Lawyers for Identity Theft Victims
Our attorneys represent victims of identity theft against the financial institutions, debt collectors and and credit bureaus who try to pass on the cost of identity fraud to the victims. We can help you to restore your credit and bring an identity theft case to get compensation for your credit damage, denials, and frustration.
Our attorneys have been representing consumers and victims of identity theft scams since 1995, and we know how to get you off the credit dispute treadmill , stop the harm, restore your credit. You don't need to suffer with identity theft anymore. We understand your problem and how fix it. Protecting consumers is our only practice area and our law firm is a trusted resource for other attorneys and judges for decade. We can help you too.
Call today for a free consultation with one of our identity theft attorneys, toll free (888) 400-CREDIT | (888) 400-2733.What Is Identity Theft?
There are several types of identity theft. In “new account fraud,” the thief uses the identifying information of another person to obtain goods or services without the consent of victim. The thief can get this information directly from the victim, through social engineering, from a stolen driver’s license, or by buying hacked information. Most often, the identity thief will use this information to open a credit card, student loan, or car loan, leaving the victim to pay the bill and deal with the financial institutions who opened the accounts.
In the second type of identity theft, called an “account take over,” the thief uses account number or credit card number belonging to the victim. The thief takes the goods and resells them, again leaving the victim to deal with the bill and the credit reporting. Reach out today to speak to an identity theft lawyer today, (888) 400-CREDit | (888) 400-2733.Your Rights Under Federal Law
Federal law protects consumers from unauthorized use of their credit card numbers and the opening of fraudulent accounts. But many victims still find charged fraudulent transactions in their bills and on their credit reports. Law enforcement and the credit reporting agencies rarely provide help and support for victims of identity theft. You won’t find help from a criminal defense attorney or a general practitioner who advertises for identity theft cases. And even if local law enforcement won’t bring misdemeanor or other criminal charges, you can still bring an identity theft case against credit bureaus who place credit card, bank account, and other false information on your credit report.
Victims can get help from a consumer protection attorney that knows credit reporting to deal with bills and ruined credit scores. If your life has been turned upside down by identity theft, let one of our experienced identity theft attorneys help with the financial institutions, debt collectors, and credit bureaus. Call our office toll from for a free consultation and credit report review, (888) 400-CREDit | (888) 400-2733.Lawsuits and Judgments Dismissed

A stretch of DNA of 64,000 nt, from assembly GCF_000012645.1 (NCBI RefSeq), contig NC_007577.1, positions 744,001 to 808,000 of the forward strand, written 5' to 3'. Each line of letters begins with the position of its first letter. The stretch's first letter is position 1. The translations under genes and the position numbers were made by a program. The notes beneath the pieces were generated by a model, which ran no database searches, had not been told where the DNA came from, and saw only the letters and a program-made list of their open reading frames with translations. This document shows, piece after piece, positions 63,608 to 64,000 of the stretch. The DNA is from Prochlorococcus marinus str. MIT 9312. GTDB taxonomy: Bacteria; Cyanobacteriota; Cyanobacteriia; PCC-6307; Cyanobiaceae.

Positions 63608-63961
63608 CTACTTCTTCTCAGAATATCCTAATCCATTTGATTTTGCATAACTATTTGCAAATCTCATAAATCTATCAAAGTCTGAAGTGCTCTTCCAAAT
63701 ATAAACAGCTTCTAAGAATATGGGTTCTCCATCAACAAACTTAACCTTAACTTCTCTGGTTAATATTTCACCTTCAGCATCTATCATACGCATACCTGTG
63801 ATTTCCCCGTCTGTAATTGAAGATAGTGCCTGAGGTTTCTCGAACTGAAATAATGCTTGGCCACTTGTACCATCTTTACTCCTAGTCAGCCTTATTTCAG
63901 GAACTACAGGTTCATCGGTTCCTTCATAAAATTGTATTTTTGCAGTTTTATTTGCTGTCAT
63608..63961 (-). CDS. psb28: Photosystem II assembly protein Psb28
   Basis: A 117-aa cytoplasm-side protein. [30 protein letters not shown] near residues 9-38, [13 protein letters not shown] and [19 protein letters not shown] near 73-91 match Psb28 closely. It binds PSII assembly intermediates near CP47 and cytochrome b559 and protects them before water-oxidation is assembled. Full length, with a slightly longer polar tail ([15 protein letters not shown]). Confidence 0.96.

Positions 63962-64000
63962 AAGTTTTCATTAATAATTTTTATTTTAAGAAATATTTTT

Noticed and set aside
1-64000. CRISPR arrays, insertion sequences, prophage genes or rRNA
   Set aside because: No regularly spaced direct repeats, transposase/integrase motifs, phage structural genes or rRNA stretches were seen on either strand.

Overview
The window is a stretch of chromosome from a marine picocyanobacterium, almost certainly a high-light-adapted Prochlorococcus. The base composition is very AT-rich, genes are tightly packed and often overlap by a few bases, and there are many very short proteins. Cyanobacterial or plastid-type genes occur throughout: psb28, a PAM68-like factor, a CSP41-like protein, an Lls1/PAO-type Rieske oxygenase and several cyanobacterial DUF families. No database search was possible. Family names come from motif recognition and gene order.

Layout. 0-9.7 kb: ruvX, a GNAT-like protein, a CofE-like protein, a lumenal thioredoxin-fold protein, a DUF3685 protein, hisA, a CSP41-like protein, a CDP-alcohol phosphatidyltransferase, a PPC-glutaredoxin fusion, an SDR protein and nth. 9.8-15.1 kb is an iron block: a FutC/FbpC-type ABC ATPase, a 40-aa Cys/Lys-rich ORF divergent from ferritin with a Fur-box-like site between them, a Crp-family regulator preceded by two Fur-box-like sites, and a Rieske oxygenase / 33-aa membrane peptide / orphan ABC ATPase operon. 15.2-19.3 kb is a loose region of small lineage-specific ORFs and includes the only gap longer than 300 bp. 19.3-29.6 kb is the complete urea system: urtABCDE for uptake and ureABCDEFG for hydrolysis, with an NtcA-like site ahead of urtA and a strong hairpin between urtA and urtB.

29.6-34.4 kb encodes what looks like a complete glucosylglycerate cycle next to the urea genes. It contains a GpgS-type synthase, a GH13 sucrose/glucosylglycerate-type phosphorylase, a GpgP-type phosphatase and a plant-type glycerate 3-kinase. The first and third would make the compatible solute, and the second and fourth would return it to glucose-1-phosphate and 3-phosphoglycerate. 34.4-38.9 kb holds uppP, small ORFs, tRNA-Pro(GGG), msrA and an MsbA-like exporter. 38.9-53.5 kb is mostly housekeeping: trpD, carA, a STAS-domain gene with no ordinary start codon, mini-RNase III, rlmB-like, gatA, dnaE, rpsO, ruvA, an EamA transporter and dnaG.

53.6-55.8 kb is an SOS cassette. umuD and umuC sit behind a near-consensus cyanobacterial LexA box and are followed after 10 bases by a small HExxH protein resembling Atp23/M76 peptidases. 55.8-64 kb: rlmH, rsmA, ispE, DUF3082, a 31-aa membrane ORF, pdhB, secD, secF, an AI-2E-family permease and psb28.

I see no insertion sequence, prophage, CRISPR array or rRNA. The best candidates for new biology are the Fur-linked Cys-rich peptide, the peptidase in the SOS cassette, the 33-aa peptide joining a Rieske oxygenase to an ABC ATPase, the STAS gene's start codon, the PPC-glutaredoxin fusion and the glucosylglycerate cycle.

Many people first learn that their identity has been stolen when the receive a summons and complaint to court -- or worse, a garnishment for an account they have never seen before. Without an attorney to help, the legal system can steamroll an identity theft victim. Our attorneys can help you stop any ongoing lawsuits or collection actions and insure that those legal actions don't become judgments that ruin your credit report. If you have received an lawsuit or garnishment for a fraudulent credit account, contact us now for a free consultation. Call now for an attorney-client relationship with an identity theft attorney at our toll free phone number, (888) 400-CREDit | (888) 400-2733.Your Attorney's Fees Paid by the Credit Bureaus
State and federal law provide identity theft victims with the right to attorney's fees for restoring their credit or fight back against collectors of fraud accounts. If you have been the victim of identity theft, your fees are paid by the other side, and we charge nothing unless we can get a recover for you. There is no charge to you for your initial consultation. Email us for a free review of your identity theft problem.Follow Up and Credit Monitoring
After your case is done, we will help you to regularly check and monitor your credit report, with free annual review of your credit reports to insure that you stay free of identity theft accounts and collections.Lyngklip & Associates Are Identity Theft Lawyers
Lyngklip & Associates has represented victims of identity theft and other credit reporting errors for over 20 years. We have helped thousands of people in both individual and class actions against credit reporting agencies and creditors who have falsely ruined the credit of consumers. Our Michigan attorneys have earned a reputation for service and excellence from our clients and peers and are amount the most respected credit reporting attorneys in the country. We bring the best available information, skills and technology to help credit reporting victims restore their accurate credit and get compensation for false reporting by the credit bureaus and their data providers.Identity Theft FAQ